Posted in News on July 10, 2012
What is it that makes engaging, memorable characters? Have you studied your favorites and found out why and how you can do the same?
This aspect of fiction is probably my favorite part of the process but one of the most difficult to try and write about since so much of the magic happens in our subconscious and as the story unfolds and our characters truly surprise us.
#1: I’d say that the element of surprise is where they first stand on their own, our creations yes, yet something greater. And it pays to let them do their thing, the shocking or touching or savage or forgiving thing we didn’t expect, and to avoid censoring whatever they do that seems so different than we imagined them being.
When I created my character Red Piccirilli he surprised me a number of times that totally took the story out of my hands and at times pissed me off because I thought I should trust me, not him. Bad move, Lee. Bad move. In the first book (Before Leonora Wakes) that starts off the Division Mythos he’s a simple, somewhat lonely twelve-year-old with an imaginary friend and a streak for adventure. He surprised me in that first book by not being your typical self-centered teen. But then the second book (Within This Garden Weeping) came along and he did something horrible that cost him a lot of respect in the eyes of his first crush. I wanted to see him forgiven but he’s conflicted, one moment sorry for what he did, the next justifying it. I hurt for him because I know what it’s like to try and protect someone and have it backfire on you. And Red doesn’t make half-hearted choices. The poor kid. Then in the third and current serial novel, The Collected Songs of Sonnelion (which you can read Free for another ten weeks or so,) Red surprised me again, sometimes with his trust even though he’s been through hell and shouldn’t have any trust left, and again he makes some choices that backfire and have grave consequences, all of this leading up to who he is in the first John McDonnell novel (Nursery Rhymes 4 Dead Children) when Red’s an old recluse living above a dusty hardware store. Phew. It’s hard to explain the changes and surprises without giving anything away so I guess I can only hint at them.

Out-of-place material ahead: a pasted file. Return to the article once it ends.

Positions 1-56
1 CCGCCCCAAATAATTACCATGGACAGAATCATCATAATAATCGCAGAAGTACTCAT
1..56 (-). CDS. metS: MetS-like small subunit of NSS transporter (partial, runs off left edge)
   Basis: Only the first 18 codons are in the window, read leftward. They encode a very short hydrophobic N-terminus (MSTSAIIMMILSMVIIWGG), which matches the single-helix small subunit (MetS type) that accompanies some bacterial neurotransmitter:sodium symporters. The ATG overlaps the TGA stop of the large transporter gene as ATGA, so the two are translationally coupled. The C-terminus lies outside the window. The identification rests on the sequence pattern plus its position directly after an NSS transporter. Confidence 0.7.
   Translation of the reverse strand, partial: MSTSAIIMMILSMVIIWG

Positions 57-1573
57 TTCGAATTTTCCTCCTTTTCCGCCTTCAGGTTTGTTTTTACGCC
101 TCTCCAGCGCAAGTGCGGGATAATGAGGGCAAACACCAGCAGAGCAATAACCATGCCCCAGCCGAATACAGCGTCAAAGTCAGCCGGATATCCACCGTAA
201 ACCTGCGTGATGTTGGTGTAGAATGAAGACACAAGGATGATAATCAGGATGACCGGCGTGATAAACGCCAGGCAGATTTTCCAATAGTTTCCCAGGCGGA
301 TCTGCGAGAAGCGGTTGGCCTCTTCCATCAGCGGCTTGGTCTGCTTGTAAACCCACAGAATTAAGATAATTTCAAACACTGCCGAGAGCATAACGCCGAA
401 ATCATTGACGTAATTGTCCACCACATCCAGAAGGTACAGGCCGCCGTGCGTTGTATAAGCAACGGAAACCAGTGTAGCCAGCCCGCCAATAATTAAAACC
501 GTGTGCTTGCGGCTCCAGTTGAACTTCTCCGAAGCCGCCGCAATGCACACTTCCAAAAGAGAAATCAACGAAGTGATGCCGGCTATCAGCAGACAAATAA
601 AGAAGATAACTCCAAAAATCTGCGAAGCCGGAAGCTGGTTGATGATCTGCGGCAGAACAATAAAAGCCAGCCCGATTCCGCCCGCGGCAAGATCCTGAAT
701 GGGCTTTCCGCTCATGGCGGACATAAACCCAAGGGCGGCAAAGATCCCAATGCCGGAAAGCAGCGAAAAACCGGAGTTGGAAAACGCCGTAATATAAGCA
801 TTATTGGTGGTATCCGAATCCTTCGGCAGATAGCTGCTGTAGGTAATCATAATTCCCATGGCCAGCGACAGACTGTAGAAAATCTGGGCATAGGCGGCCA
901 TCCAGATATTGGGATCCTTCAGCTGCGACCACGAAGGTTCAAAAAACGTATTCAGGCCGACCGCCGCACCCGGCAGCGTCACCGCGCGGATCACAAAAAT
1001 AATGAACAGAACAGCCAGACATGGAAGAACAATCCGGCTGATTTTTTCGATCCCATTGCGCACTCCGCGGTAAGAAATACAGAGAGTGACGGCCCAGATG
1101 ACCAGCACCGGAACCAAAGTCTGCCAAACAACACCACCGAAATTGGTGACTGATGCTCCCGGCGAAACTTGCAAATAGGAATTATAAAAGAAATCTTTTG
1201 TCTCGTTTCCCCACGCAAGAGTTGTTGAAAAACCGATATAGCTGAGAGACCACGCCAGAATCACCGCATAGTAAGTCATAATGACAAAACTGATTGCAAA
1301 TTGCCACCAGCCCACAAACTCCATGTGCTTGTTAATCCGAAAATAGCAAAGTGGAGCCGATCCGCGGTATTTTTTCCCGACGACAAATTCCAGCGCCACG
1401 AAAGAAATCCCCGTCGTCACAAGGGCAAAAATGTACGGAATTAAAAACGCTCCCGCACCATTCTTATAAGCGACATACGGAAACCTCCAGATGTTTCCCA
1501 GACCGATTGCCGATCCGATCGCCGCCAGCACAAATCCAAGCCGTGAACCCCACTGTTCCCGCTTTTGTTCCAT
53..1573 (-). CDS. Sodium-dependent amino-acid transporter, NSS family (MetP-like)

#2: Another thing that I see besides memorable characters who surprise is ones who are determined. Passive protagonists are lame and they’re boring. Pick up any well-read, popular novel and see how many passive leads occupy the course of three, or four, or five hundred pages. So, a determined character creates tension and propulsion. Story is made up of a character in a situation who makes choices and faces advancement or consequences from those decisions. Build a determined character. Someone who not only wants something (hell, anything) but needs it, feels like they’ll die without it even if everybody else thinks they’re crazy to feel that way.
What else creates memorable and engaging characters?
#3: Their unique view of the world they live in. When someone has strong feelings about where they come from in to comparison to where they are now it adds a lot of texture. When they have a unique view of themselves in comparison to who they’ve been and who they want to be it creates tension.
#4: An interesting back story can help. What truly interesting things have happened to your main character in his or her past? Not the mundane, but the life shaping, the soul-conditioning.
#5: Another thing that helps in creating engaging and memorable characters is thinking about all the of the mental illnesses most of us have (I’m certain a lot of people, myself included, are probably just undiagnosed.) What type of unbalance do they have and how does that affect their choices and consequences in the present story?
#6: Play up your character’s flaws because a story is all about growing. Some flaws may be beyond their desire, energy or own strength to fix, but if they’re aware of it and trying, it makes all the difference in earning a readers sympathy and respect. Sometimes a character will also view some trait as a flaw that others see as a strength, so it’s about perspective as well.
Once you learn to trust your characters and let them be themselves it’ll make your novel that much better.
Make sure you check out my FREE serial novel while it’s still free and tell everybody you know who enjoys dark fiction!
Also snag a collectible hardcover of my newest novella WHEN WE JOIN JESUS IN HELL before they sell out!
All right, gotta get back to work on this new novel The Lesser People. Hope everybody has a great week!